Vauxhall Crossland X review - MPG, CO2 and running costs
A broad range of petrol and diesel engines means the Crossland X is an economical choice for cost-conscious buyers
Vauxhall is positioning the Crossland X as a more practical alternative to the previous Mokka X, but it’s also a more economical choice. As such, you’ll find that many of the engines on offer feature turbocharging and stop-start technology, and there are no expensive, heavy 4x4 models, either.
The most economical choice is the entry-level diesel. This turbocharged 1.5-litre with 101bhp delivers a claimed 61.4mpg with CO2 emissions of 124g/km. As for the more powerful 118bhp diesel, a combined figure of 55.4mpg is claimed with 136g/km of CO2.
Pick of the petrol range is the 128bhp 1.2-litre turbocharged petrol, which delivers a claimed 47.9mpg and 136g/km CO2 when fitted with the six-speed manual gearbox. Opt for the automatic and you’ll see your fuel economy drop to 44.1mpg, while CO2 rises to 146g/km. The entry level, naturally aspirated 1.2-litre petrol still delivers fuel economy on par with its turbo siblings – a combined figure of 47.1mpg is claimed.
With figures like these, the Crossland X competes well with the Nissan Juke, but overall the Vauxhall is par for the course when it comes to fuel economy, with broadly similar running costs to a like-for-like Renault Captur.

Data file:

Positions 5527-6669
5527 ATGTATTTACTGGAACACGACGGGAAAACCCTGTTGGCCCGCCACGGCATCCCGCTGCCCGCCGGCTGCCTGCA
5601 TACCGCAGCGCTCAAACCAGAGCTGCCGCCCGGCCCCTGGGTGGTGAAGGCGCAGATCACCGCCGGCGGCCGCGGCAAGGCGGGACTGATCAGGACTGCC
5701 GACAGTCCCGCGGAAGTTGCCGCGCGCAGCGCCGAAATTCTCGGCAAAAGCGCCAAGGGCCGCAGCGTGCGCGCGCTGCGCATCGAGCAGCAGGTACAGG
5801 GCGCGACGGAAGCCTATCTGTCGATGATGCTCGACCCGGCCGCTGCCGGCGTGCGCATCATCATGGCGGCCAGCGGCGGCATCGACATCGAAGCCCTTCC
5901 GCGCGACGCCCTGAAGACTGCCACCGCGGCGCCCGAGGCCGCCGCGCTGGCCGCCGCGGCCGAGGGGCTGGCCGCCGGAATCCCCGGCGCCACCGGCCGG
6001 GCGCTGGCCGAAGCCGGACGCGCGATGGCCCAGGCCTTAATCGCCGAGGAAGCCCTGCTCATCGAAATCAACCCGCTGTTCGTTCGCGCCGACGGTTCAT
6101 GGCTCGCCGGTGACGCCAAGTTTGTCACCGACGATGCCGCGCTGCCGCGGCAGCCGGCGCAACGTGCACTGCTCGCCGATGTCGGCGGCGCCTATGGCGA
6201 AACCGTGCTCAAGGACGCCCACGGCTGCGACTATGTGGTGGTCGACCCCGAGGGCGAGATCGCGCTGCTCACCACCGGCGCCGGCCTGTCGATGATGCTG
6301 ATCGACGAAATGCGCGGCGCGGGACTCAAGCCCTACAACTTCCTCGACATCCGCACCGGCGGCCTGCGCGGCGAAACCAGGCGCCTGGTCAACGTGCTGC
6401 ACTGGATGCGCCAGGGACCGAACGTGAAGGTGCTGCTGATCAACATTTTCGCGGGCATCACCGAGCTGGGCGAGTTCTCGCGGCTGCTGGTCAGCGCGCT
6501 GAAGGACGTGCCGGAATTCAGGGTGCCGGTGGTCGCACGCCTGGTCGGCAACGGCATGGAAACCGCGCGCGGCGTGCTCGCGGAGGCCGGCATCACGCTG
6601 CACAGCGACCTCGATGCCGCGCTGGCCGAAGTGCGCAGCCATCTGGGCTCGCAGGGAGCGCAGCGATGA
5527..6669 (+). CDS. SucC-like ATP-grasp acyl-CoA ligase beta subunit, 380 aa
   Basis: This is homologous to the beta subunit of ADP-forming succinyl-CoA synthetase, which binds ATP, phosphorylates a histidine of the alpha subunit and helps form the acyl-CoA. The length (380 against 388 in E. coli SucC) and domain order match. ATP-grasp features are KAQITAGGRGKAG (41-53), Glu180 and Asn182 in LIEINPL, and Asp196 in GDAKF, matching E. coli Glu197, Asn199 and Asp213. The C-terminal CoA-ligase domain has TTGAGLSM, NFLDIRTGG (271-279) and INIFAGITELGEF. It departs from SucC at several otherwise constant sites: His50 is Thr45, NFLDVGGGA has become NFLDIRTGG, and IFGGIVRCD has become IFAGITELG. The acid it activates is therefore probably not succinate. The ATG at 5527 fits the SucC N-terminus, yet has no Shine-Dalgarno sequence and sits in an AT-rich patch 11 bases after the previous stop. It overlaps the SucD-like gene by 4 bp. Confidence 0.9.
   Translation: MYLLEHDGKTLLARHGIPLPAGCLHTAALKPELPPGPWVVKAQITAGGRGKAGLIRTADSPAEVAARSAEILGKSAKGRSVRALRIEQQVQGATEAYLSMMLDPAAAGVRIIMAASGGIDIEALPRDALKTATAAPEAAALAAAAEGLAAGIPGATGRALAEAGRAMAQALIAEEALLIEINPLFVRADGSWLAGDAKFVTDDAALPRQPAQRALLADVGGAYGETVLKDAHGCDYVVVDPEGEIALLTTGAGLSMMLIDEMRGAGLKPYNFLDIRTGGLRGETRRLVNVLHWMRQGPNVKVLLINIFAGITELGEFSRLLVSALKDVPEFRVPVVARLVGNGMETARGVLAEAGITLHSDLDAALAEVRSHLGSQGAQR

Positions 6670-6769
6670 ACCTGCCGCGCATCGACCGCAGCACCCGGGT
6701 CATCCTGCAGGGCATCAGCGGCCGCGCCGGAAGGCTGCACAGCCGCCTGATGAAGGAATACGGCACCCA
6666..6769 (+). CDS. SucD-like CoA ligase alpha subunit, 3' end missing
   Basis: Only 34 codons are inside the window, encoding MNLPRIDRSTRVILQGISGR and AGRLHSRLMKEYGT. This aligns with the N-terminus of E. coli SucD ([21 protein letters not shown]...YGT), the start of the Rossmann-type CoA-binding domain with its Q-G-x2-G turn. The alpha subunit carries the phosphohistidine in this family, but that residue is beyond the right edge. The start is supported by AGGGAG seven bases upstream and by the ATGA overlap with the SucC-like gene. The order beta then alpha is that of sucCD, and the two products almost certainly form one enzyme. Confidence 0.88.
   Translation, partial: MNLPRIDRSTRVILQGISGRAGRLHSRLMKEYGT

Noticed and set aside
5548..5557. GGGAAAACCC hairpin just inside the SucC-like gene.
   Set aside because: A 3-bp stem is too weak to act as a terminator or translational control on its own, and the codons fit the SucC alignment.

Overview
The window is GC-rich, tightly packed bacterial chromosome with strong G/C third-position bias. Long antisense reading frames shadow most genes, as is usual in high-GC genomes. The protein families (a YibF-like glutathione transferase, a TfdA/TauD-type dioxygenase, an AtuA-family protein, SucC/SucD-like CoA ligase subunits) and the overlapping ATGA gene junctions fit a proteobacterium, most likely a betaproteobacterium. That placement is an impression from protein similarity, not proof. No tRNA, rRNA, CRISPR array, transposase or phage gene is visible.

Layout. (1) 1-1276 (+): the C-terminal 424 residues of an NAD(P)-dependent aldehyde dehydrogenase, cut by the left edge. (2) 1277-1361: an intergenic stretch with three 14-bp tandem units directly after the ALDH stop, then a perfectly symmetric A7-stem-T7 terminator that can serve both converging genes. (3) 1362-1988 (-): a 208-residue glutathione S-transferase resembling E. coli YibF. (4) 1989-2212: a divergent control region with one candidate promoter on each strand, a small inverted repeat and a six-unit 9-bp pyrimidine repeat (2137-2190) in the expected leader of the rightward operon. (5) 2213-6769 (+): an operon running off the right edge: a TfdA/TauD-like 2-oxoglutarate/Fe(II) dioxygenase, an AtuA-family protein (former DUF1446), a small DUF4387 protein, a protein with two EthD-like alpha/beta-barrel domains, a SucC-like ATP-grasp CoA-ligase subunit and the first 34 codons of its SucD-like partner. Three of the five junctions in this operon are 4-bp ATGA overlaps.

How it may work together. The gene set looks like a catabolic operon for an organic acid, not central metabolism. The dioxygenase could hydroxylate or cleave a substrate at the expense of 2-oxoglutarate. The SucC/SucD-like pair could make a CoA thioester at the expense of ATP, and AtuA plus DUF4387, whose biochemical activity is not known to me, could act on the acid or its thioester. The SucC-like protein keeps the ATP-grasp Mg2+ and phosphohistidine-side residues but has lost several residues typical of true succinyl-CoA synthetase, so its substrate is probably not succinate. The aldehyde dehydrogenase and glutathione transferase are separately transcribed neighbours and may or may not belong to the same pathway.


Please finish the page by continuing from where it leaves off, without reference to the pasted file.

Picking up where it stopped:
The entry-level 1.2-litre 82bhp Crossland X sits in insurance group 9, while the top-spec Elite Nav 130bhp petrol version will naturally incur a more expensive premium and occupies group 18. The diesel lineup ranges from group 16-17. Competitors fall broadly into the same categories - for example, the Renault Captur petrol range starts from group 8 and moves through to group 21, although this higher grade represents a more powerful 152bhp car.
Standard security equipment across all models includes electronically protected audio and infotainment hardware, a luggage area cover, an immobiliser system and remote central locking.
Vauxhall products haven't always been the best at retaining value in the second-hand market. This isn't great news if you've bought a brand new vehicle, but does make for a bargain if you're looking at a used model. Expert data suggests the Crossland X will keep around 36% of its value over three years and 36,000 miles, with the 1.2-litre 82bhp Business Edition version looking the best bet, holding on to 38% of its original price. By way of comparison, the Renault Captur retains an average of 43% over the same period.
In this review
- 1Vauxhall Crossland X review The Crossland X SUV provides good family practicality, but isn't the sharpest drive
- 2Engines, performance and drivePunchy engines deliver decent refinement, but the Crossland X doesn’t offer much in the way of fun
- 3MPG, CO2 and Running Costs - currently readingA broad range of petrol and diesel engines means the Crossland X is an economical choice for cost-conscious buyers
- 4Interior, design and technologyThe Crossland X is loaded with kit, but certain parts of the cabin feel built down to a cost
- 5Practicality, comfort and boot spaceThere are loads of clever touches that make the Crossland X one of the most practical cars in its class
- 6Reliability and SafetyBased on the Peugeot 2008, the Vauxhall Crossland X should prove a safe and dependable car